What Is the Schaff Trend Cycle Indicator?

The Schaff Trend Cycle (STC) indicator is an oscillator commonly used to identify market trends and provide buy and sell signals to traders. Developed in 1999 by noted Forex trader Doug Schaff, the STC indicator is based on the assumption that currency trends accelerate and decelerate in cyclical patterns that may reflect the dominant price cycle of any currency, during any time frame.

How the STC Works

The STC detects up and down trends long before the moving average convergence/divergence (MACD), an indicator notorious for lagging, due to its slow responsive signal line. Contrarily, the STC’s improved signal line enables it to detect currency trends sooner. While the STC uses the same exponential moving averages as the MACD, it adds a novel cycle component, to improve accuracy and reliability.

It should be noted that although the STC was developed primarily for fast currency markets, it may be effectively employed across all markets. (To learn more, see "Stochastics: An Accurate Buy and Sell Indicator.")

The STC Is Not Perfect

While the STC indicator boasts higher reliability, it has inherent flaws. Namely, it has the ability to linger in overbought and oversold markets, for extended periods of time. For this reason, this indicator should be solely used for its intended purpose of following the signal line up and down, and taking profits when the signal line hits the top or bottom.

Consider the following hourly chart of the GBP/JPY, the granddaddy of currency pairs. While the MACD generates its signal when the MACD line crosses with the signal line, the STC indicator generates its buy signal when the signal line turns up from 25 (to indicate a long sale), or turns down from 75 (to indicate a short sale).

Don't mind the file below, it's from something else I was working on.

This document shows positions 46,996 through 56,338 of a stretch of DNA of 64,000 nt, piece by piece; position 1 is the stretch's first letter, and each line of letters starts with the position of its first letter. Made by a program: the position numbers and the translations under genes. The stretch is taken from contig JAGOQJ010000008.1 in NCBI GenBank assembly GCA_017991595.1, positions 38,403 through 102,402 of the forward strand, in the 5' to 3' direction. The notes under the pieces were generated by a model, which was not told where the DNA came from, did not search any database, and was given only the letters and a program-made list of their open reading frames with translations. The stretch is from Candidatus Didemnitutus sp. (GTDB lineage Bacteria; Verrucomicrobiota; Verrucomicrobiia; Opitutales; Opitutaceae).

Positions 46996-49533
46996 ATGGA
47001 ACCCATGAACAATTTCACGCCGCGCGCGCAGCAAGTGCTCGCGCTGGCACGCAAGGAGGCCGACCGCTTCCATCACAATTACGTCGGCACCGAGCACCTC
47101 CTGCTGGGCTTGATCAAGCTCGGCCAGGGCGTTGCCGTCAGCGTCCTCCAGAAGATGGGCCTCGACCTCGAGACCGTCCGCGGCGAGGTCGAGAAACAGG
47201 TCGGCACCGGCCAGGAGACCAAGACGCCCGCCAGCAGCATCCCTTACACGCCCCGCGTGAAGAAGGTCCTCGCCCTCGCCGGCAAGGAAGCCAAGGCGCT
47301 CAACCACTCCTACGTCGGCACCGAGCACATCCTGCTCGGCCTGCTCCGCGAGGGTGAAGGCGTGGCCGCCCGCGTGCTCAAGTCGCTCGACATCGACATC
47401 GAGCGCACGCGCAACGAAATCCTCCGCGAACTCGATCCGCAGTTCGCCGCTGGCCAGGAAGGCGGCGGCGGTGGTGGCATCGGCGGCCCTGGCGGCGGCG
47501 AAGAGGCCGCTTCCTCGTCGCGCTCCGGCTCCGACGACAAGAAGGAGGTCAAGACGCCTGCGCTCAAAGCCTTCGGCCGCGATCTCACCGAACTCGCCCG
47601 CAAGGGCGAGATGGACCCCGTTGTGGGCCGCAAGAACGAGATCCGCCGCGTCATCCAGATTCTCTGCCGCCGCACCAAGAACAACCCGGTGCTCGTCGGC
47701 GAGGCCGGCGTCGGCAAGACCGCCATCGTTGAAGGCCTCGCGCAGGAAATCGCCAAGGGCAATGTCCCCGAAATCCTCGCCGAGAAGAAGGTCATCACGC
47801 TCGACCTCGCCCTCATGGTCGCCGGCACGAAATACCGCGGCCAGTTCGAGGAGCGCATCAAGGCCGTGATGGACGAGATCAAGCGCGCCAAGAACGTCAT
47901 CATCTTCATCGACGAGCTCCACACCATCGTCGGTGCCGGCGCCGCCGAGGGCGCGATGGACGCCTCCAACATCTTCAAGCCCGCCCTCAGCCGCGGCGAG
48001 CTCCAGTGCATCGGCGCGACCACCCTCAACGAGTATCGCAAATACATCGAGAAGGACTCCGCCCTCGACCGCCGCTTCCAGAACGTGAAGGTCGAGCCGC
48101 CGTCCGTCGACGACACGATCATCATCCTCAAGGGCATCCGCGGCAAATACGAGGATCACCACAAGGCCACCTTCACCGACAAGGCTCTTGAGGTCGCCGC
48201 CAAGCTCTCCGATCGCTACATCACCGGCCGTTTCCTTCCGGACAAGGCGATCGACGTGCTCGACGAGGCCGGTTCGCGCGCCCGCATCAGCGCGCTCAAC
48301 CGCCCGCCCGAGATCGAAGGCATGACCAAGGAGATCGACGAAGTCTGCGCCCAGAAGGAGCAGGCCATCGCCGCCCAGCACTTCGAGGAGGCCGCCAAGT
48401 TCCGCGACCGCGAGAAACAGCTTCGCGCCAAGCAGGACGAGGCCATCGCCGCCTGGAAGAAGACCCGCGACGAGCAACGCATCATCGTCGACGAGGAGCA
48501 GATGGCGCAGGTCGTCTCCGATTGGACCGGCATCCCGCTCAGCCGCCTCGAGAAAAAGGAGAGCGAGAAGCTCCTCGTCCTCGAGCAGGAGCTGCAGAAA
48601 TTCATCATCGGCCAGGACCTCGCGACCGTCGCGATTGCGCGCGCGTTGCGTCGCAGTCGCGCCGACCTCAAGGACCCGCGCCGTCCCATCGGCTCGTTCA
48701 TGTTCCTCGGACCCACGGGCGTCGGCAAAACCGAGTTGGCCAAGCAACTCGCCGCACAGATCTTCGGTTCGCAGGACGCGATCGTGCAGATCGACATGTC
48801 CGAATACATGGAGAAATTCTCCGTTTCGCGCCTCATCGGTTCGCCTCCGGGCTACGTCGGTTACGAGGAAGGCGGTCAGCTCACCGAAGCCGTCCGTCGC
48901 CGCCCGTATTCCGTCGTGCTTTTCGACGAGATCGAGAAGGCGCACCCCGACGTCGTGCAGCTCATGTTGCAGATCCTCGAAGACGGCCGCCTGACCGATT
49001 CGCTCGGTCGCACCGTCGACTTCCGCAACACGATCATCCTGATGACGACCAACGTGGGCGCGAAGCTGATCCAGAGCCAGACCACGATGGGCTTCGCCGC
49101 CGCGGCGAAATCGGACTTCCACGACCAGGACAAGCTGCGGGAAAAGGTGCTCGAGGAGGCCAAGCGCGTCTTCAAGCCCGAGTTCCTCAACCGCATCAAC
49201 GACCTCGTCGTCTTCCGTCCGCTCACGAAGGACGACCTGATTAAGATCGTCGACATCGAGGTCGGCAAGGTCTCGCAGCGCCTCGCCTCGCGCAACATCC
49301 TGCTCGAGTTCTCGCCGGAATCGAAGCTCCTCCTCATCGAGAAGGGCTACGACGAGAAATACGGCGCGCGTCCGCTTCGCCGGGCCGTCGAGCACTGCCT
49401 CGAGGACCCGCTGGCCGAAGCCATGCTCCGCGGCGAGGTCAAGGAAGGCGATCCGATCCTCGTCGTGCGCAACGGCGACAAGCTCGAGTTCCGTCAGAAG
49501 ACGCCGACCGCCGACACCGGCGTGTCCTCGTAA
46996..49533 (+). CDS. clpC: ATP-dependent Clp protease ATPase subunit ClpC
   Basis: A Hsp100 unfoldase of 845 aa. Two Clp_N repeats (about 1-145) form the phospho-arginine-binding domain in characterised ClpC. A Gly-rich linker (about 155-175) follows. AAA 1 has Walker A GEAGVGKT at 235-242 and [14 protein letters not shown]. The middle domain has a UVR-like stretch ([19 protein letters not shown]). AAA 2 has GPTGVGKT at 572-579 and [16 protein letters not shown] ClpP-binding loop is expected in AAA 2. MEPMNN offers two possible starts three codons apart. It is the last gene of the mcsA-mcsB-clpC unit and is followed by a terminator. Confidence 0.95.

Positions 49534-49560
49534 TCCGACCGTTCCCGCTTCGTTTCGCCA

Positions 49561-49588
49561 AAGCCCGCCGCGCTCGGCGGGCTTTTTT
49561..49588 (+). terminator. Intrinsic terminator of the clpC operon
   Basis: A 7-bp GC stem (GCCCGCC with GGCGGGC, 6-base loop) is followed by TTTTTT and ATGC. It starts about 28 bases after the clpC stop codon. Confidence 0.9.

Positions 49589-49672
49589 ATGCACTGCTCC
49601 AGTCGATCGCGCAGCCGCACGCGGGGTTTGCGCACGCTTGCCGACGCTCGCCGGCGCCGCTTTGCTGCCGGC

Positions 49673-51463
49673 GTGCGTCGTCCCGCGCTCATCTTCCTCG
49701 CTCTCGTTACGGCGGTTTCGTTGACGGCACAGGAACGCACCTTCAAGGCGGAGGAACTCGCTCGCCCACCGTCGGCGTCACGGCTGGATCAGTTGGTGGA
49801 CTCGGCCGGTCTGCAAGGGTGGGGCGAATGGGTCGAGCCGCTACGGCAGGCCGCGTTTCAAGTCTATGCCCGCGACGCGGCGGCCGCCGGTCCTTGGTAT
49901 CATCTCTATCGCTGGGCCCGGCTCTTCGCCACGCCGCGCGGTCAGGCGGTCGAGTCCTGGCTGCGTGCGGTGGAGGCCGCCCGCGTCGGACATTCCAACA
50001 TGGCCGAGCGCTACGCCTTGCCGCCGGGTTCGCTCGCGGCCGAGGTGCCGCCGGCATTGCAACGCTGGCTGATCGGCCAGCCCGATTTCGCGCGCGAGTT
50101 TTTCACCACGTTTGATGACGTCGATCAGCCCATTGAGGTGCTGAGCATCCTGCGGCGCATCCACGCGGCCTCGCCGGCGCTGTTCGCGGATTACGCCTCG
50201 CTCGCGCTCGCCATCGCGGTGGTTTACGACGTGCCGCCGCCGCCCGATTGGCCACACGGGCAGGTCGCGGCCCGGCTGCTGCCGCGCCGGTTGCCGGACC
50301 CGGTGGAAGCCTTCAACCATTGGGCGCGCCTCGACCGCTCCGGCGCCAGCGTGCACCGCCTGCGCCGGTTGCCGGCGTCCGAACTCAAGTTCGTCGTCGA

Figure 1

Source: Standard Pro Charts

The chart clearly shows that the STC generated vastly more signals then the MACD, consequently serving as a superior early trend change warning (on the far left, indicated by the long red candle).

A sell signal was generated at 142.50, and stopped at 139.50 – a 300 pip move. While the MACD lines hovered around 140, the STC line generated a buy signal at roughly 140.00, and stopped at 142.45 – a 245 pip move. The next sell signal was generated at approximately 144.00, and lasted until 141.50 – a 250 pip move. The chief takeaway: all of these moves occurred ahead of the buy and sell signals generated by the MACD.

Notice how many times the STC line resulted in a straight line, signaling an overbought or oversold market. It’s a veritable certainty that oversold markets will eventually become overbought markets, and vice versa, especially when it comes to the currency cycle aspects of this indicator. 

The Bottom Line

The STC indicator is a forward-looking, leading indicator, that generates faster, more accurate signals than earlier indicators, such as the MACD. For additional reading, check out "MACD Histogram Helps Determine Trend Changes" and "Spotting Trend Reversals With MACD."